# combinatorics via __future__ generators

Discussion in 'Python' started by Phlip, Nov 19, 2009.

1. ### PhlipGuest

Python:

I have a quaint combinatorics problem. Before I solve it, or find a
solution among "generators", I thought y'all might like to show off
any solutions.

Given an array like this...

[0, 4, 3]

Produce an array like this:

[
[0, 0, 0],
[0, 1, 0],
[0, 2, 0],
[0, 3, 0],
[0, 1, 1],
[0, 2, 1],
[0, 3, 1],
[0, 1, 2],
[0, 2, 2],
[0, 3, 2],
]

The first array is the counts of options in 4 slots, and the second is
all combinations of indexes of each option, such that every option
associates once with every other option. The leading 0 simply
represents a slot with no options; the algorithm must preserve those.

This should be child's play for the generator package, right?

--
Phlip
http://zeekland.zeroplayer.com/
Phlip, Nov 19, 2009

2. ### PhlipGuest

On Nov 18, 4:58 pm, Phlip <> wrote:
> Python:
>
> I have a quaint combinatorics problem. Before I solve it, or find a
> solution among "generators", I thought y'all might like to show off
> any solutions.
>
> Given an array like this...
>
>   [0, 4, 3]
>
> Produce an array like this:
>
>   [
>     [0, 0, 0],
>     [0, 1, 0],
>     [0, 2, 0],
>     [0, 3, 0],

[0, 0, 1],
> [0, 1, 1],
>     [0, 2, 1],
>     [0, 3, 1],

[0, 0, 2],
> [0, 1, 2],
>     [0, 2, 2],
>     [0, 3, 2],
> ]

I forgot those combinations!

>
> The first array is the counts of options in 4 slots, and the second is
> all combinations of indexes of each option, such that every option
> associates once with every other option. The leading 0 simply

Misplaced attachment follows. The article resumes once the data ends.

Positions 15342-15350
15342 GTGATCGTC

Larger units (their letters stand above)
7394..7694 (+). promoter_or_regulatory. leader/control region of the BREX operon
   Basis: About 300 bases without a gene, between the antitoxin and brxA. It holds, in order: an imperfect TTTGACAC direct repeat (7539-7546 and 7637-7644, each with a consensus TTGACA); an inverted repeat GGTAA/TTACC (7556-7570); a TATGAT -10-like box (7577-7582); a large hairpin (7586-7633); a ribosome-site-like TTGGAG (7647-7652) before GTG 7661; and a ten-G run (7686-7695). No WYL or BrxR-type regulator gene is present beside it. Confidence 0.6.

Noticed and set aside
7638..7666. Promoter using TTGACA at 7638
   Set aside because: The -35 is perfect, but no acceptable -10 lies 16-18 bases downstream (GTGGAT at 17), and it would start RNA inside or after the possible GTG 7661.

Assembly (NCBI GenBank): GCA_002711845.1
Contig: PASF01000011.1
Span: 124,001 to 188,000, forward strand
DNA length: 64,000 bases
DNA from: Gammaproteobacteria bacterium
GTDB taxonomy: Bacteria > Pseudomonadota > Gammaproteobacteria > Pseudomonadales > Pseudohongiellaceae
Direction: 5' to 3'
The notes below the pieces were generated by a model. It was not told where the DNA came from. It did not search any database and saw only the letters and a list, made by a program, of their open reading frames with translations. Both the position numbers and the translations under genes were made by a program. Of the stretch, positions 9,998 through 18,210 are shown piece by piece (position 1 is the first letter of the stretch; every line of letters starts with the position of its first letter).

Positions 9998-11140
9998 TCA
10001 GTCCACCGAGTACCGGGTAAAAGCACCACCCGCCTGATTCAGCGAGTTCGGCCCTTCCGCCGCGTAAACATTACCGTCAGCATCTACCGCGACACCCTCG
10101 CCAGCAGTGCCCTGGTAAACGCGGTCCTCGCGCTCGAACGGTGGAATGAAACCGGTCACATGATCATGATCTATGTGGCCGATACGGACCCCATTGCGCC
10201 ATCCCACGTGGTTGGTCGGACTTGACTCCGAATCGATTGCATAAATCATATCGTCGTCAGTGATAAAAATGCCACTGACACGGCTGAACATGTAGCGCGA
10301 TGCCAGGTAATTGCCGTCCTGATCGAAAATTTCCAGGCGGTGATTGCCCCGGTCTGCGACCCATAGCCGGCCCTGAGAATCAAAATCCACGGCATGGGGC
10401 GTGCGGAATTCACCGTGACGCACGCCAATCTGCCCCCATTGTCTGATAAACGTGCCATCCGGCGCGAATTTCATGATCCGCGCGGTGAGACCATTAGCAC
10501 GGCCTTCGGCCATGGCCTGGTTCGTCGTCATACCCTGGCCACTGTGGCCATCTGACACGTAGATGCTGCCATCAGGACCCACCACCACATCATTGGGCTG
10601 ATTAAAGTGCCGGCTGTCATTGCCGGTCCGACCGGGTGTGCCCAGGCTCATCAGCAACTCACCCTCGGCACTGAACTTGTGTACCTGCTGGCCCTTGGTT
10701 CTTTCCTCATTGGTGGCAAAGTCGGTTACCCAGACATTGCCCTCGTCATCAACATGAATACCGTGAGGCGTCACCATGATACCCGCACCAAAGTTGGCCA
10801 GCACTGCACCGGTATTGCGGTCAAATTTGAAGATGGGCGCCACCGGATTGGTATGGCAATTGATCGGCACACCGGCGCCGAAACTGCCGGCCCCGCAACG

> represents a slot with no options; the algorithm must preserve those.
>
> This should be child's play for the generator package, right?
>
> --
>   Phlip
>  http://zeekland.zeroplayer.com/
Phlip, Nov 19, 2009

3. ### Chris RebertGuest

On Wed, Nov 18, 2009 at 4:58 PM, Phlip <> wrote:
> Python:
>
> I have a quaint combinatorics problem. Before I solve it, or find a
> solution among "generators", I thought y'all might like to show off
> any solutions.
>
> Given an array like this...
>
> Â [0, 4, 3]
>
> Produce an array like this:
>
> Â [
> Â  Â [0, 0, 0],
> Â  Â [0, 1, 0],
> Â  Â [0, 2, 0],
> Â  Â [0, 3, 0],
> Â  Â [0, 1, 1],
> Â  Â [0, 2, 1],
> Â  Â [0, 3, 1],
> Â  Â [0, 1, 2],
> Â  Â [0, 2, 2],
> Â  Â [0, 3, 2],
> ]
>
> The first array is the counts of options in 4 slots, and the second is
> all combinations of indexes of each option, such that every option
> associates once with every other option. The leading 0 simply
> represents a slot with no options; the algorithm must preserve those.
>
> This should be child's play for the generator package, right?

from itertools import imap, product

def special_range(n):
return (xrange(n) if n else [0])

def something(arr):
return product(*imap(special_range, arr))

print list(something([0,4,3]))

Cheers,
Chris
--
http://blog.rebertia.com
Chris Rebert, Nov 19, 2009
4. ### PhlipGuest

Awesome thanks - but:

> from itertools import imap,product

Do we have a version for Python2.5? I have to support an older server
here; can't install a newer python on it...
Phlip, Dec 1, 2009
5. ### John YeungGuest

On Dec 1, 5:55 pm, Phlip <> wrote:
> Awesome thanks - but:
>
> > from itertools import imap,product

>
> Do we have a version for Python2.5? I have to support an older server
> here; can't install a newer python on it...

If you can get by with the performance of pure Python, a solution is
right in the documentation for 2.6:

###
def product(*args, **kwds):
# product('ABCD', 'xy') --> Ax Ay Bx By Cx Cy Dx Dy
# product(range(2), repeat=3) --> 000 001 010 011 100 101 110 111
pools = map(tuple, args) * kwds.get('repeat', 1)
result = [[]]
for pool in pools:
result = [x+[y] for x in result for y in pool]
for prod in result:
yield tuple(prod)
###

The docs for itertools are full of these definitions (for 2.6
functions) that can be used as recipes (if you don't have 2.6).

John
John Yeung, Dec 2, 2009